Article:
Trade shows are expensive and time consuming. Trade shows can be an effective way to reconnect with customers and generate leads. Trade shows can also be a big boondoggle that’s fun for the people attending and doesn’t generate a ROI for the company.
Here’s a checklist of what to consider when evaluating what trade shows to pay to exhibit at and attend. There are many options that may work well that cost less than exhibiting.
Alternatives to NOT paying to exhibit at a trade show
1. Take customers and prospects out for a meal or coffee.
Can you meet with prospective customers for coffee, breakfast, lunch and dinner who will be there? Everyone wants to get off their feet and they need to eat.
2. Can you rent a small conference room on the show floor or a nearby hotel room to do product demonstrations?
You’ll need to do a lot of work to get people to come by, but those people who do should be very qualified prospects if they’re taking the time to do this. Will you or someone do the hard work to recruit people to come to your demonstrations? If not, this will be a total waste of both your time and money.
3. What about hosting a breakfast, lunch, cocktails or dinner for invited guests?
The challenge with that is you’ll need enough people from your company to “work the crowd” to make it worthwhile. You want a pretty good ratio of customers to employees. Do you have enough people who can do this? They should be trained for how to effectively “work the party” to network with new customers and make existing customers feel like VIPs. It’s often awkward at these events when customers who are competitors are at the same party. How will you handle that?
If you do this, be sure that company employees are wearing something that will identify them as the party hosts. That could be company logo wear (shirts with the company logo).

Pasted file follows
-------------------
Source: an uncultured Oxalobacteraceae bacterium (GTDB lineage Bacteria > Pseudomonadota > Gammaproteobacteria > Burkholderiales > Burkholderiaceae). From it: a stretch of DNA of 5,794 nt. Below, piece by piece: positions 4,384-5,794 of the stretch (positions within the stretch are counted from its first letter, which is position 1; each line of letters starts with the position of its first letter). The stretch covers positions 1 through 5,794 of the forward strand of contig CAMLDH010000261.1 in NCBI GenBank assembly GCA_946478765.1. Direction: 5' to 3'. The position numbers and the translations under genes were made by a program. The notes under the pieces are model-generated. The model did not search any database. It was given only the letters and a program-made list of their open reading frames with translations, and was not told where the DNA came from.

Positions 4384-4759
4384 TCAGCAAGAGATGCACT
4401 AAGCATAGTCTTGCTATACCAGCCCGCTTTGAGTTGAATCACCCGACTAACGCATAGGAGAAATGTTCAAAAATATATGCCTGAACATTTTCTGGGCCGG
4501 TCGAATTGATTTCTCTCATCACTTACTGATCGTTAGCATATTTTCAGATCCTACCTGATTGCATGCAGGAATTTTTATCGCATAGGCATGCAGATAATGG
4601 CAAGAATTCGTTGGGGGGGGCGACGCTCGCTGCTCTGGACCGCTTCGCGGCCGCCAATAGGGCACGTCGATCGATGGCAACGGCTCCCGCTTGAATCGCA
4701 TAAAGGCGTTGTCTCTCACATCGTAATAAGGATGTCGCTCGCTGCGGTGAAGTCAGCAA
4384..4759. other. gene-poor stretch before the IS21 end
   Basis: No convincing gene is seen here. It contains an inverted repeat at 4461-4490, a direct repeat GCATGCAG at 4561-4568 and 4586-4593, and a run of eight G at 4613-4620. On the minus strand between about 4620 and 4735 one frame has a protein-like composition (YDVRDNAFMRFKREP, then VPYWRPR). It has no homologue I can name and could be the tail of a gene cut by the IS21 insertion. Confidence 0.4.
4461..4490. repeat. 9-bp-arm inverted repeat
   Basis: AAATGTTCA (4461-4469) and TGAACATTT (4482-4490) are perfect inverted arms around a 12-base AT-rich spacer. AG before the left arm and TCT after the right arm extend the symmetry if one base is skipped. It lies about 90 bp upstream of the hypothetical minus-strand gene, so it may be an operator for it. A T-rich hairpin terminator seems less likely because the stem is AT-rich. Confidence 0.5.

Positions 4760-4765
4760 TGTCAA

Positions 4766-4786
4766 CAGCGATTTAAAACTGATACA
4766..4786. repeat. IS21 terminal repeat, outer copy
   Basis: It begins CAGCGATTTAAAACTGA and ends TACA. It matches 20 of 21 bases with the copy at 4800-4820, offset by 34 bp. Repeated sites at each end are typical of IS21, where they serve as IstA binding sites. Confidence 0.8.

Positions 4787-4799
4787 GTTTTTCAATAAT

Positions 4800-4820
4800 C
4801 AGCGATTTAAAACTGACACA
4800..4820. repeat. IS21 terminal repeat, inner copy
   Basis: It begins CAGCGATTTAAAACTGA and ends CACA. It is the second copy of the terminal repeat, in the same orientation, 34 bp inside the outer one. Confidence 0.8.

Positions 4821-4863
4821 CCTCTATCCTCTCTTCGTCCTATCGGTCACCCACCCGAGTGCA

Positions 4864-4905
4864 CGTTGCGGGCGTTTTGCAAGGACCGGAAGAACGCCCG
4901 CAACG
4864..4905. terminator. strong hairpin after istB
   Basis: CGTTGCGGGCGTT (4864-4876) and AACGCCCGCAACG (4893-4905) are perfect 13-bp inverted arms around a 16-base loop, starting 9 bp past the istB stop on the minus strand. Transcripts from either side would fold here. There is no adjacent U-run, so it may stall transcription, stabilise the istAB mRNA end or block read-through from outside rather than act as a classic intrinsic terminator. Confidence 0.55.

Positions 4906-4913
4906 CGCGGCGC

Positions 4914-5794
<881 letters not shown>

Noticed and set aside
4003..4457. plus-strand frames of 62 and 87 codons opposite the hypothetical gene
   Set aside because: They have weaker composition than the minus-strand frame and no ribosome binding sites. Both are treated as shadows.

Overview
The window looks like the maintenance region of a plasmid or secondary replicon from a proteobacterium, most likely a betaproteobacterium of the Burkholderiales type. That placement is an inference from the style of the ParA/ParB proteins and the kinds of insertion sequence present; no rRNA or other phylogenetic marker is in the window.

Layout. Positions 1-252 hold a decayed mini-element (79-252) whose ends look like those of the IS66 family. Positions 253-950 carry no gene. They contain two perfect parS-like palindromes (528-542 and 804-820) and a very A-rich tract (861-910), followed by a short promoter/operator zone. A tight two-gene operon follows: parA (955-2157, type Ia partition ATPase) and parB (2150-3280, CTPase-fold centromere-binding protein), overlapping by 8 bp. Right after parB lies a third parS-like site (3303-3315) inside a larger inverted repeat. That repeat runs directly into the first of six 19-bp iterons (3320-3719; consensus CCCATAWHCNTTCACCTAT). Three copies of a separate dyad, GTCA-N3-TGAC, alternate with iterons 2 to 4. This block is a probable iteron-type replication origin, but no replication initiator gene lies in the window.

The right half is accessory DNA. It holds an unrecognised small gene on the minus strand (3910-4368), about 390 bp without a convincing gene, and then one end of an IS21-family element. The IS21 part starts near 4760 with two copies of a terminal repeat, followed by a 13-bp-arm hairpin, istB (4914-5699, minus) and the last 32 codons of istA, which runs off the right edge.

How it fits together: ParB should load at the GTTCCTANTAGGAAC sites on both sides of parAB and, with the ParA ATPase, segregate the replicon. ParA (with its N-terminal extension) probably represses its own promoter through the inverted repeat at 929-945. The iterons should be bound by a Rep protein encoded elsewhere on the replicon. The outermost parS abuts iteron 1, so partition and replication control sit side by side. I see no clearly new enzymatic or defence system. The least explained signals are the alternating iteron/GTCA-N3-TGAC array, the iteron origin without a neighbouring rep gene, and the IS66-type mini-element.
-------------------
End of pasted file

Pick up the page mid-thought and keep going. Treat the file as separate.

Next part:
4. Can you work the show as an attendee?
Can you just go to the show and meet enough people to make it worthwhile? Brush up on tips for how to be most successful at business networking.
TIP: Trade shows are a good way to gather information on your competitors. You can learn what new products your competitors have or will be introducing and how they are positioning their products/services. It’s a good idea to host a debriefing session after the trade show with people from your company who attended the show and also with key partners to discuss what everyone learned and what actions you want to take.
5. Can you host a workshop or speak on a panel at the trade show?
That’s often an excellent way to be seen as an expert. Be sure to give people a benefit and reason for sharing their business card so you’ll know who attended your talk and can follow-up with them afterwards.
Options for not going to the show as an attendee or exhibitor
1. Buy a mailing list of show attendees and use direct mail.
Lists of trade show attendees are often sold before and after the event or trade show. These are generally great mailing lists. If you’re not paying to exhibit, you may have to wait to buy the mailing list until after the show.
2. Buy an ad in the show program and make an effective offer that will attract profitable new customers to visit your website for a report or other valuable information.
A checklist to use to evaluate whether a trade show is worthwhile to pay to exhibit at
1. Do the math before you sign up for a trade show to make sure you can sell enough to cover your expenses.
How much do you need to sell at the show to break-even? How much do you have to sell each hour and each day? Be sure to include costs for all the marketing that needs to be done before the show to attract people to the booth; promotional or special offers; exhibit and space costs; marketing materials needed at the booth; travel and lodging for people working the show and costs for the exhibit or booth. Plus an additional expenses for entertaining prospects and customers. Can you make enough to cover all these expenses?
2. How likely is it that your best and most profitable customers will be there?
If they are, you probably want to be at the show or event to reduce the risk of your best, most profitable customers switching to another vendor.
TIP: Use the Show To Reward Your Customers. A good reason to attend a trade show is to spend time with your current customers and make them feel valued and special. At trade shows you can get a lot of face-to-face time that can strengthen your customer relationships.
3. Are you apt to see customers and suppliers you’ll have a hard time reaching online? If so, do you need to pay to exhibit at the show to connect with them?